“Trafford Community Safety Partnership takes action to protect local communities from the harm caused by crime and anti-social behaviour.”
A statement from GMP says: “Officers from GMP have carried out a search warrant on the Railway Pub on Manchester Road in Altrincham accompanied by colleagues from Trafford Council’s Community Safety Team.
“Significant evidence was found on the premises indicating that the premises were being used to offer sexual services for reward and a vulnerable woman, trafficked from outside Trafford to work there was found on the premises.
“Two persons have been arrested for crimes relating to controlling prostitution for gain and today, the Magistrates issued an order on application from the council closing the premises for three months. A review of the premises license will now be requested.”
The Railway reopened as an Irish bar in 2021 following a fire in late 2020.
Consumer watchdog orders Tesco to make Clubcard prices ‘clearer’ in stores
Tesco is to start making Clubcard Prices “even clearer” in stores across the UK after a row with the leading consumer watchdog.
The supermarket‘s Clubcard loyalty scheme has more than 20 million people signed-up nationwide, making it one of the most popular of its kind on the market, by far – but over the coming weeks, members will start to see changes in the way Clubcard Prices are displayed when they’re shopping in Tesco stores.
That’s because, the retailer has been told to make the prices “even clearer” by the UK’s leading consumer watchdog.
It’s all to do with unit pricing, as Which? had said that Tesco’s decision not to display this on its Clubcard offers could, essentially, be breaking the law.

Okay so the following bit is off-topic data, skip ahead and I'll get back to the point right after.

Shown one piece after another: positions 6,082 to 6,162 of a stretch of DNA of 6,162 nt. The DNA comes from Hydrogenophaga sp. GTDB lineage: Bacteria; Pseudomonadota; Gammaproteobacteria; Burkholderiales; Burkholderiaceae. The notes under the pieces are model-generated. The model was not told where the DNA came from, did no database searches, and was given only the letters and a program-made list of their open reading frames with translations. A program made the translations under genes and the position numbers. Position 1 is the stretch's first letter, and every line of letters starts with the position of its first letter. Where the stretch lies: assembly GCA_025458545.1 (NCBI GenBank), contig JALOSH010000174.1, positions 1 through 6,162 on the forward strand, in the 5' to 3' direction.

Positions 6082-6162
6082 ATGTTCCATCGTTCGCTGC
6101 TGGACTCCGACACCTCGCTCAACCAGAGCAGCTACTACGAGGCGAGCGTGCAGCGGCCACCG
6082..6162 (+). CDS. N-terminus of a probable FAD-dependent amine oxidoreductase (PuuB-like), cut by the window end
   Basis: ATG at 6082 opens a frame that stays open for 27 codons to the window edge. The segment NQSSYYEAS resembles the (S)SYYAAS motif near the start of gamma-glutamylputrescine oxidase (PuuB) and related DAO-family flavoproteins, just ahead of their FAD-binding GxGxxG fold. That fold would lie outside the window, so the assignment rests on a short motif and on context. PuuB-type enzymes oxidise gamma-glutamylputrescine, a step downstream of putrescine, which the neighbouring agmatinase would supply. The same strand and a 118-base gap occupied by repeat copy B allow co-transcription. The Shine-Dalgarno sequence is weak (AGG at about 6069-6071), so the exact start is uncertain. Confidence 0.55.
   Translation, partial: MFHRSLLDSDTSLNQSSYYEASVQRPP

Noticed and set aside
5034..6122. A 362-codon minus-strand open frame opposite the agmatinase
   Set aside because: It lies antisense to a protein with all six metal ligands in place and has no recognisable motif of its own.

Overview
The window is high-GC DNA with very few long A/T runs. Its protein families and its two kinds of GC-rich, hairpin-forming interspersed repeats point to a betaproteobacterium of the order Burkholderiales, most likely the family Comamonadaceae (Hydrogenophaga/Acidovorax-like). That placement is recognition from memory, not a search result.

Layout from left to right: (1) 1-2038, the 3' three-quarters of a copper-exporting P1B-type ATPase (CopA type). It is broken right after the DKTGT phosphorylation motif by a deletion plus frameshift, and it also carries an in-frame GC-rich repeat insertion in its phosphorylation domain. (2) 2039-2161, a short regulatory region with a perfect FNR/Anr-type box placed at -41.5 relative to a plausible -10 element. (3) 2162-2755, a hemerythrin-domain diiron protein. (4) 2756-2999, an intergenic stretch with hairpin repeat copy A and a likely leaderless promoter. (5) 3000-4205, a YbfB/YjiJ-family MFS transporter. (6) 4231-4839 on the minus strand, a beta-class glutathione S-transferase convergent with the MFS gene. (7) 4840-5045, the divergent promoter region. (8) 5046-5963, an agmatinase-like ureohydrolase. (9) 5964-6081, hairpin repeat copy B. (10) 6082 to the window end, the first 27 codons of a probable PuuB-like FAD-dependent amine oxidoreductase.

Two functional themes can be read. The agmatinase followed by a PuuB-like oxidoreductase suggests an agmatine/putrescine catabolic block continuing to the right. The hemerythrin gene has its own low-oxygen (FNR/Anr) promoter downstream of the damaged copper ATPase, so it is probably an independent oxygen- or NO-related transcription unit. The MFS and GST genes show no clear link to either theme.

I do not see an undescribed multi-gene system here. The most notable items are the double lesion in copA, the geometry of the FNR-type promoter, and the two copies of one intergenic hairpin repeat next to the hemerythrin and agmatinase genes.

Tesco has been ordered to make Clubcard prices ‘clearer’ in stores / Credit: The Manc Group
According to BBC claims, Which? reported Tesco to the regulator, the Competition and Markets Authority (CMA), in June of last year, as competition rules state that unit prices could be seen as “material information”.
This means that they’re something most people would need in order to make an informed decision about how to get the best value from what they by.
But while Tesco apparently said at the time that Which?’s claims were “ill-founded”, it looks to have changed its tune now, as the supermarket’s bosses have this week announced that unit prices will now be displayed in stores.
Consumer watchdog Which? said the supermarket could be breaking the law unless it displayed ‘unit prices’ / Credit: The Manc Group
Tesco’s UK CEO Jason Tarry said the retailer is “working harder than ever” to help make sure customers get “great value” when they shop in stores nationwide.
“We want our customers to be able to see just how well these offers stack up,” Mr Tarry said.
“If you are in store, you will now start to see that the way that we display our Clubcard Prices will not only show the total price, but also the unit price of the product (by volume or weight), to allow a direct comparison of the price per unit between the Clubcard Prices offer and the price of alternative products.”
The changes will start being introduced in all UK stores over the coming weeks / Credit: Tesco plc
Mr Tarry claims this is something Tesco’s been “planning to do for some time”, and is “pleased” the retailer is now ready to make the change.
He continued: “Over the coming weeks, these changes will appear in all our stores, as our colleagues update millions of price labels on the shelf edge, and we will also be adding these unit prices to our Clubcard Prices deals online.